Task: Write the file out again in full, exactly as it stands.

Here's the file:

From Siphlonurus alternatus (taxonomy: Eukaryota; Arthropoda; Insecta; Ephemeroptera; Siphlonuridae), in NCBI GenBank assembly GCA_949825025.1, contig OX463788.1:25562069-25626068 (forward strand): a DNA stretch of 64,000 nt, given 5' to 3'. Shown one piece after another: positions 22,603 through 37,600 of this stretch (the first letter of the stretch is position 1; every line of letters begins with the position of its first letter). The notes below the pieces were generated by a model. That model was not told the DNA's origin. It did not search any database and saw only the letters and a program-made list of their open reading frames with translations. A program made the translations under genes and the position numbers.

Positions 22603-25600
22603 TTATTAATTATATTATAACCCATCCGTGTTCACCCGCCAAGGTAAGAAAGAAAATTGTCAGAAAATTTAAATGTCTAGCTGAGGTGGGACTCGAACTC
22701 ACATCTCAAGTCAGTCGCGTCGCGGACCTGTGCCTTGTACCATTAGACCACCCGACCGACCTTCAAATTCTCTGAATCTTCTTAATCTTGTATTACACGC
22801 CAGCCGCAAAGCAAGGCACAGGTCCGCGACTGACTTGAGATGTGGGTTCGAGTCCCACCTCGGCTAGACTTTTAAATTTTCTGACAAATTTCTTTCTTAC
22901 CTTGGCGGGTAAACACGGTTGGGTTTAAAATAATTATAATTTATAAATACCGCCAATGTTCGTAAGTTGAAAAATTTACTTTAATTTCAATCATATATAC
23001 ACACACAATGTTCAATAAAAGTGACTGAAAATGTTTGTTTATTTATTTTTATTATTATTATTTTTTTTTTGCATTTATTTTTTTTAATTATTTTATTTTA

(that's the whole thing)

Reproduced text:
From Siphlonurus alternatus (taxonomy: Eukaryota; Arthropoda; Insecta; Ephemeroptera; Siphlonuridae), in NCBI GenBank assembly GCA_949825025.1, contig OX463788.1:25562069-25626068 (forward strand): a DNA stretch of 64,000 nt, given 5' to 3'. Shown one piece after another: positions 22,603 through 37,600 of this stretch (the first letter of the stretch is position 1; every line of letters begins with the position of its first letter). The notes below the pieces were generated by a model. That model was not told the DNA's origin. It did not search any database and saw only the letters and a program-made list of their open reading frames with translations. A program made the translations under genes and the position numbers.

Positions 22603-25600
22603 TTATTAATTATATTATAACCCATCCGTGTTCACCCGCCAAGGTAAGAAAGAAAATTGTCAGAAAATTTAAATGTCTAGCTGAGGTGGGACTCGAACTC
22701 ACATCTCAAGTCAGTCGCGTCGCGGACCTGTGCCTTGTACCATTAGACCACCCGACCGACCTTCAAATTCTCTGAATCTTCTTAATCTTGTATTACACGC
22801 CAGCCGCAAAGCAAGGCACAGGTCCGCGACTGACTTGAGATGTGGGTTCGAGTCCCACCTCGGCTAGACTTTTAAATTTTCTGACAAATTTCTTTCTTAC
22901 CTTGGCGGGTAAACACGGTTGGGTTTAAAATAATTATAATTTATAAATACCGCCAATGTTCGTAAGTTGAAAAATTTACTTTAATTTCAATCATATATAC
23001 ACACACAATGTTCAATAAAAGTGACTGAAAATGTTTGTTTATTTATTTTTATTATTATTATTTTTTTTTTGCATTTATTTTTTTTAATTATTTTATTTTA